Reflective Practice


Amplifying insights and efficacy through critical self-analysis

Principal Metaphors

The notion of “reflect” in Reflective Practice signals an alignment with the Illumination Metaphor:
  • Knowledge is … enlightenment; all that has been illuminated
  • Knowing is … seeing, insight
  • Learner is … one in the dark
  • Learning is … reflecting
  • Teaching is … shining a light on; highlighting




Reflective Practice refers to both one’s inclinations and abilities to reflect – that is, to critically review one’s actions, responses, interpretations, and motivations – as an integral aspect of one’s learning. Multiple descriptive and/or prescriptive models have been proposed, with varying levels of sophistication. Models typically involve sequences of describing, analyzing, planning, and implementing. Reflective Practice is often associated with:
  • Praxis – a conscious attitude to unite theory-and-practice or thought-and-action, dating back to the ancient Greeks. Activist Discourses take the notion a step further, using Praxis to bring together reflective action and critical theorizing.
  • Critical Praxis (Paulo Freire, 1970s) – an elaboration of the notion of Praxis to the space of collectivity – involving self-reflection, reflective action, and collective reflective action
  • Reflective Consciousness (Self-Reflection) – the capacity of consciousness to be critically aware of itself
  • Reflective Learning (Evelyn Boyd, 1980s) – the incorporation of deliberate reflection on one’s learning experiences. Reflective Learning is often associated with Metacognition and with Transformative Learning.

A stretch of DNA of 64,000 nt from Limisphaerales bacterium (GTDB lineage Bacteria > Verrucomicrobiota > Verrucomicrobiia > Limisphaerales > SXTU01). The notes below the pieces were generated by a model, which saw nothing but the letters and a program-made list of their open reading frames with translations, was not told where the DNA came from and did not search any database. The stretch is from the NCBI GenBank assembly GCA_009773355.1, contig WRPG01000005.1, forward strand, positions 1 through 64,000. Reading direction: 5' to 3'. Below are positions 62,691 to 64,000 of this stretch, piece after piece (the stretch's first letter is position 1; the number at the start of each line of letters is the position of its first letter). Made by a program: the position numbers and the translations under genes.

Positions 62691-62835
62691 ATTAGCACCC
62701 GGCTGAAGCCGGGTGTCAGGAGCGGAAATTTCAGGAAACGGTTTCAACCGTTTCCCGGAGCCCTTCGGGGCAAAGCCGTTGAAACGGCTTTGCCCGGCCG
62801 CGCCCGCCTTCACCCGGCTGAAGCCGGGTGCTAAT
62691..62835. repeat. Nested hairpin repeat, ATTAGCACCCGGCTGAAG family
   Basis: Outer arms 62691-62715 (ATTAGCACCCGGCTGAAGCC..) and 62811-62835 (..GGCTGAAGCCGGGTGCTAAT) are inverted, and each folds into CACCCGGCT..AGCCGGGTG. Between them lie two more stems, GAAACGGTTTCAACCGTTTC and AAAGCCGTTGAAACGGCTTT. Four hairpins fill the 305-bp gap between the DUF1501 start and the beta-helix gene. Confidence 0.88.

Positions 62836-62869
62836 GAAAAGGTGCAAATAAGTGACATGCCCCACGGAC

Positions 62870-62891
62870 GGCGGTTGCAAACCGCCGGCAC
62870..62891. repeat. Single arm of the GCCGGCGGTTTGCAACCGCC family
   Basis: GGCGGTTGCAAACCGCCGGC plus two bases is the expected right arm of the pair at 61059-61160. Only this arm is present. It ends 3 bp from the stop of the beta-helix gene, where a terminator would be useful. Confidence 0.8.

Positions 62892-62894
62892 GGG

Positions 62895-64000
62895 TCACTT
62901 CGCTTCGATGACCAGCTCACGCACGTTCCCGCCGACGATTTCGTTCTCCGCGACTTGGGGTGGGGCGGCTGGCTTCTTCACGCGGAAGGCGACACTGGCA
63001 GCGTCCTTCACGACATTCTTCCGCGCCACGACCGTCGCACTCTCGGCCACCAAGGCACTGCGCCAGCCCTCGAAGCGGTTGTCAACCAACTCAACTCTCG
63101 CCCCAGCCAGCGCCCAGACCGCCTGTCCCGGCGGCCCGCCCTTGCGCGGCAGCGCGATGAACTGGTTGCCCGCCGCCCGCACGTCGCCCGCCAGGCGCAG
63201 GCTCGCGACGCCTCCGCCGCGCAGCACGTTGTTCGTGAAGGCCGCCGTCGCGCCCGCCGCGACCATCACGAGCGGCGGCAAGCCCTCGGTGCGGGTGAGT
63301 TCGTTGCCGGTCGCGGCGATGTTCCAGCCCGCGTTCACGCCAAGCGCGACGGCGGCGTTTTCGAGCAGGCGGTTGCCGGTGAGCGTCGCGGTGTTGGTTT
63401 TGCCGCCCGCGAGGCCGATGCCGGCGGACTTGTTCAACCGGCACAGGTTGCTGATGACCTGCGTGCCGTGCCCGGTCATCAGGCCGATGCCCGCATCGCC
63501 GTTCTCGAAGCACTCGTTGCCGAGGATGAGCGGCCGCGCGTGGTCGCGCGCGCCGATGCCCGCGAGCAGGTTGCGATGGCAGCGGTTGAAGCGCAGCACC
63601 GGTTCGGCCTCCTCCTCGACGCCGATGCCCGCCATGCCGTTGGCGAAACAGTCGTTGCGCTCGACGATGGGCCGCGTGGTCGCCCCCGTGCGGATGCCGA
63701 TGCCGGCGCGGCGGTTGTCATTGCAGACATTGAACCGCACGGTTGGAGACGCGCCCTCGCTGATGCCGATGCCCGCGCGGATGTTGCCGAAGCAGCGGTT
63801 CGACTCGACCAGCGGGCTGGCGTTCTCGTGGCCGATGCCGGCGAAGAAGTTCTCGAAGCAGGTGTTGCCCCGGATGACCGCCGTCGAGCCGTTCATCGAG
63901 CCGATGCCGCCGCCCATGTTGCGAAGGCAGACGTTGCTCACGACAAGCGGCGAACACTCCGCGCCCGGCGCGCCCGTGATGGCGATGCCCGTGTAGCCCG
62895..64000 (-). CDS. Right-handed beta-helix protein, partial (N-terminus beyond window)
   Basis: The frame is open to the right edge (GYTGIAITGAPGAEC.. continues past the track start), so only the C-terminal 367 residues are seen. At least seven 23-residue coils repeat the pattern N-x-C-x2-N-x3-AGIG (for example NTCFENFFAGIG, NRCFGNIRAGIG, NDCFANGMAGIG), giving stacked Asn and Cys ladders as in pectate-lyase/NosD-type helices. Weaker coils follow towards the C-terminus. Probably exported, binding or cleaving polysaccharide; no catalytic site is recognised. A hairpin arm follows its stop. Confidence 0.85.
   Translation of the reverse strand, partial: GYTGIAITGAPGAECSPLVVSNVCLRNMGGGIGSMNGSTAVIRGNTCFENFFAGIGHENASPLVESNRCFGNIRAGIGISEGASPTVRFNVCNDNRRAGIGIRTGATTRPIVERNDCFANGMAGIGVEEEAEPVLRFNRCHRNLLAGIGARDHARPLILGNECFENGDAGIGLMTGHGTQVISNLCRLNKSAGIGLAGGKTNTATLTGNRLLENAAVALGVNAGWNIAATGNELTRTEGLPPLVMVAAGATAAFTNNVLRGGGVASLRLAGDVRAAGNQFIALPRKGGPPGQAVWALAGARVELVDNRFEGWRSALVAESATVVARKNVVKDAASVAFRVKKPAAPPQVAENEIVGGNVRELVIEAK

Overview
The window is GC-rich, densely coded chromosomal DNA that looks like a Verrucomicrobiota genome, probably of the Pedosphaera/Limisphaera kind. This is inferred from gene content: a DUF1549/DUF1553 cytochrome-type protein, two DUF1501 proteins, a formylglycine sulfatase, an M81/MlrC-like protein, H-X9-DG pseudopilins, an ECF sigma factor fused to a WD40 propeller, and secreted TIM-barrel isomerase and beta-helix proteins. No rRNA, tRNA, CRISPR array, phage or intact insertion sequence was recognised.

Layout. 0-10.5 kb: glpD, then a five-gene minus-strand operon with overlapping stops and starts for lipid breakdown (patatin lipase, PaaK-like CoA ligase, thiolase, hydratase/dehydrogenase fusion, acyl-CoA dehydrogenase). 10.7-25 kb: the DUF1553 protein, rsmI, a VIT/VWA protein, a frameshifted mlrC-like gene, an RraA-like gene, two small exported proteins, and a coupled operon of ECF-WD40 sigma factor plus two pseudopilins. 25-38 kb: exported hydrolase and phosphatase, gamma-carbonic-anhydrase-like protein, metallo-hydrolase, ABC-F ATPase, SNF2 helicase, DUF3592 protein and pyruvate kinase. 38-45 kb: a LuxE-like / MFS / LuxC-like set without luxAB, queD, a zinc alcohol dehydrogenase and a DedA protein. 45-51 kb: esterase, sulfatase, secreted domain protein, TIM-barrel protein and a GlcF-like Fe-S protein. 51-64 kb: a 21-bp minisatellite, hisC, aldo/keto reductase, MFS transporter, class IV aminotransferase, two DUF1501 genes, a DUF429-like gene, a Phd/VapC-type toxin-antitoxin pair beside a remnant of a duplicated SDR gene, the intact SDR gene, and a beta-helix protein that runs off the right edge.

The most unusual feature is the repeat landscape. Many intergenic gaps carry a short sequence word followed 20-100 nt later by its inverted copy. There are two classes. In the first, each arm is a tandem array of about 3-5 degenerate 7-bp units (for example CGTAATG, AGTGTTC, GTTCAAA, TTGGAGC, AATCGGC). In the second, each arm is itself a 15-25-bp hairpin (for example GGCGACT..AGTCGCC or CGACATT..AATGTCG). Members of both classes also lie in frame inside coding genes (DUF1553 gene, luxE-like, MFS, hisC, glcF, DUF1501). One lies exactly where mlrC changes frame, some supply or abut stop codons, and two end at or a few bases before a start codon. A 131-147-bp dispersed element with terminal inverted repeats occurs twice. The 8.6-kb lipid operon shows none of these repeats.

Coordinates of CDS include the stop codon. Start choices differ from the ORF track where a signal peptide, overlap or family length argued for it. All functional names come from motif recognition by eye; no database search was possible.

• Retrospection – consciously reviewing previous experience, usually from the more distant past. Retrospection is an aspect of most Psychotherapy techniques and Psychoanalytic Theories.
  • Self-Consciousness – the tendency to think about oneself. In Psychology, it is defined in terms of Reflective Consciousness (see above), and two varieties are identified:
    • Private Self-Consciousness – one’s thoughts about internal aspects (e.g., thoughts, emotional responses, preferences)
    • Public Self-Consciousness – one’s thoughts about publicly observable aspects of oneself (e.g., appearance, mannerisms, activities)
  • Video-Based Reflection (various, 2000s) – a type of Reflective Practice that’s based on video recordings rather than journaling or other means of tracking memories and insights


Criticisms of Reflective Practice tend to revolve around accusations that its insights and advice are trivial, informed by the realization that an integral aspect of human cognition is iterative development. Reflective Practice seems to be little more than a formalization of this necessary process, layering a “critically” into the common admonition to “think about what you’re doing.” Some proponents of Reflective Practice have attempted to link it to Second-Order Cybernetics in suggestion that reflection constitutes a “second loop” or “double loop” in one’s cognition. This suggestion is worrisome in its naiveté; it is a trivialized interpretation of a complex, recursive dynamic that is argued to be integral to awareness.

Authors and/or Prominent Influences

John Dewey; Donald Schön

Status as a Theory of Learning

Reflective Practice is a not a theory of learning. Rather, with regard to theories of learning, it is an application of a principle of learning that is common to most perspectives.

Status as a Theory of Teaching

Reflective Practice is, in essence, a theory of self-teaching.

Status as a Scientific Theory

Substantial empirical evidence has been gathered to show that deliberate and critical attention to one’s actions can contribute to more sophisticated understandings and more nuanced actions. However, that realization is neither unique to Reflective Practice (e.g., it’s an assumption that underlies the work of most counselors and therapists), nor one that relies on or affords deep insights into the human mind. Consequently, Reflective Practice does not meet our criteria of a scientific theory.


  • Critical Praxis
  • Praxis
  • Private Self-Consciousness
  • Public Self-Consciousness
  • Reflective Consciousness (Self-Reflection)
  • Reflective Learning
  • Retrospection
  • Self-Consciousness
  • Video-Based Reflection

Map Location

Please cite this article as:
Davis, B., & Francis, K. (2024). “Reflective Practice” in Discourses on Learning in Education.

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